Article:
Aug. 30, 2006 — Receiving an investment-grade bond rating of Baa3 — the lowest investment-grade rating offered by Moody's Investors Services — is the first step in creating a high rating structure for the territory, representatives from Moody's and the government's financial team said Wednesday.
However, both Emily Raimes, an analyst from Moody's, and Nathan Simmonds, head of the government's financial team, added that the territory would be able to receive a rating upgrade if the government continues to streamline its fiscal policies and increase its revenues and tourism numbers.
"Right now, however, the Baa3 rating is a good thing," Raimes said. "Because what it does is reduce the cost of borrowing money to the territory. It also makes the bonds safer for investors, since a lot of people who want to buy bonds invest in those securities with an investment-grade rating. It also gives the government access to a larger pool of investors."
This includes larger companies, which have more "confidence" that bonds floated by the territory are "a more stable risk," Simmonds said when contacted Wednesday afternoon. While he did not get into specifics, Simmonds said the rating, overall, means that V.I. bonds will now be more accessible on the capital market and will "attract a wide range of investors."
"But we will continuously be attempting to get our rating upgraded, as we continue to properly manage finances, generate timely reports and take care of our debt," he added.
At a press conference held at Government House Tuesday, Simmonds specifically addressed the issue of taking care of the more than $1 billion unfunded liability plaguing the Government Employees Retirement System.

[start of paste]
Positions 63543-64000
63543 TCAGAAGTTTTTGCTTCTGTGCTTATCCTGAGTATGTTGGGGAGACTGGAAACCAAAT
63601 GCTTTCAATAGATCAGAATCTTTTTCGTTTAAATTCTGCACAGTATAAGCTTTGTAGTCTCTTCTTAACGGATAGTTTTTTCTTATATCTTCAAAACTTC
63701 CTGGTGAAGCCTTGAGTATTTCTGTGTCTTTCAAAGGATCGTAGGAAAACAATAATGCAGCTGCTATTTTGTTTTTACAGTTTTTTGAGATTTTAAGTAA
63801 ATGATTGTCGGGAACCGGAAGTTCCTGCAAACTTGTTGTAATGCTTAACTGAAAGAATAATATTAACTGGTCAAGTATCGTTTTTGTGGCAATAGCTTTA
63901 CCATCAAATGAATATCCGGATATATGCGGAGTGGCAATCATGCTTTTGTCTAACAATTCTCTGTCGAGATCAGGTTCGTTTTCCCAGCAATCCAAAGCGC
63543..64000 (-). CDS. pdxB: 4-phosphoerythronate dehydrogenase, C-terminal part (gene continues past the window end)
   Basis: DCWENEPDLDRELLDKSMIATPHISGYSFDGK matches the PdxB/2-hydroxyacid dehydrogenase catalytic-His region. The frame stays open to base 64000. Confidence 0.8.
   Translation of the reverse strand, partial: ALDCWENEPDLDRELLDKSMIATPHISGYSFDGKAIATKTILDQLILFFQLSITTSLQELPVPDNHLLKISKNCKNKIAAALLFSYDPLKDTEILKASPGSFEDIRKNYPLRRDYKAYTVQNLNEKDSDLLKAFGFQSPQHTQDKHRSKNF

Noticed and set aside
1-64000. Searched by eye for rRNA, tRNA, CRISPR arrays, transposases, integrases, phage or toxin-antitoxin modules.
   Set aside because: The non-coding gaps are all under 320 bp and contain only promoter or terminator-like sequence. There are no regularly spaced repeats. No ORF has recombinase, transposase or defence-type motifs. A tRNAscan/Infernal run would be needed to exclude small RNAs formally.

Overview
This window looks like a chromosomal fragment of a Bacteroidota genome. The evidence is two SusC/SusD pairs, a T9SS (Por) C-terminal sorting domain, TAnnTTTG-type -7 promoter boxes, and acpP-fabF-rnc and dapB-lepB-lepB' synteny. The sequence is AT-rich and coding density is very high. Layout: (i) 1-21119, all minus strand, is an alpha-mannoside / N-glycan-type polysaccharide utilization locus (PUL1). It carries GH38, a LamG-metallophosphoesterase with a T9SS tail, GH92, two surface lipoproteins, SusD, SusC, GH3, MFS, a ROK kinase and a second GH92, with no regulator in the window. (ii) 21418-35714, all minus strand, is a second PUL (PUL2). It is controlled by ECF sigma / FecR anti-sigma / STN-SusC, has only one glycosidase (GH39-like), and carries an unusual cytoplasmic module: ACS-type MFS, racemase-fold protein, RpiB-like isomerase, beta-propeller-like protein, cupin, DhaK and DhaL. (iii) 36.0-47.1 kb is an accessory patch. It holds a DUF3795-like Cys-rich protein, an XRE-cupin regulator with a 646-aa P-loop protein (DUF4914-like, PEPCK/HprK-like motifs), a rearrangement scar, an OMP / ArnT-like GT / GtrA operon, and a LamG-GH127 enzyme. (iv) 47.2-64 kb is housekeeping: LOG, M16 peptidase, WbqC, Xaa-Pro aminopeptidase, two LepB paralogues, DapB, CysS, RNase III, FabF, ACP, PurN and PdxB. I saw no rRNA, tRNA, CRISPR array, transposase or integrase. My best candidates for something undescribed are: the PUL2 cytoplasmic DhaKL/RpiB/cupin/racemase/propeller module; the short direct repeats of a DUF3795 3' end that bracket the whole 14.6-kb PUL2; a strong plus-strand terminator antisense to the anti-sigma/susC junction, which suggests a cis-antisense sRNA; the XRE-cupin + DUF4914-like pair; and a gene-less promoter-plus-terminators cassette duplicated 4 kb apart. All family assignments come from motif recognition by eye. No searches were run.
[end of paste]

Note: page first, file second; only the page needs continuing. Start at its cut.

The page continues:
At the time, Simmonds said the government would be looking into issuing about $300-$500 million worth of pension obligation bonds to take care of a portion of the debt. The rest of the debt will be covered through various other revenue sources, including appropriations from the General Fund and the Internal Revenue Matching Fund, he said.
On Wednesday, Simmonds added that the rating could significantly reduce the cost of issuing the bond, which will not, he said, contribute to the government's general obligation debt.
"Since it's not a general obligation bond, it will not impact our remaining bonding capacity," he added.
While Simmonds did not say how the debt incurred through the issuance of the pension obligation bonds would be repaid, he did say the government "remains confident" in its ability to cover the debt.
Moody's has assigned Baa3 ratings to other jurisdictions such as Puerto Rico and the city of Buffalo, N.Y., along with various banks, schools, hospitals and agencies.
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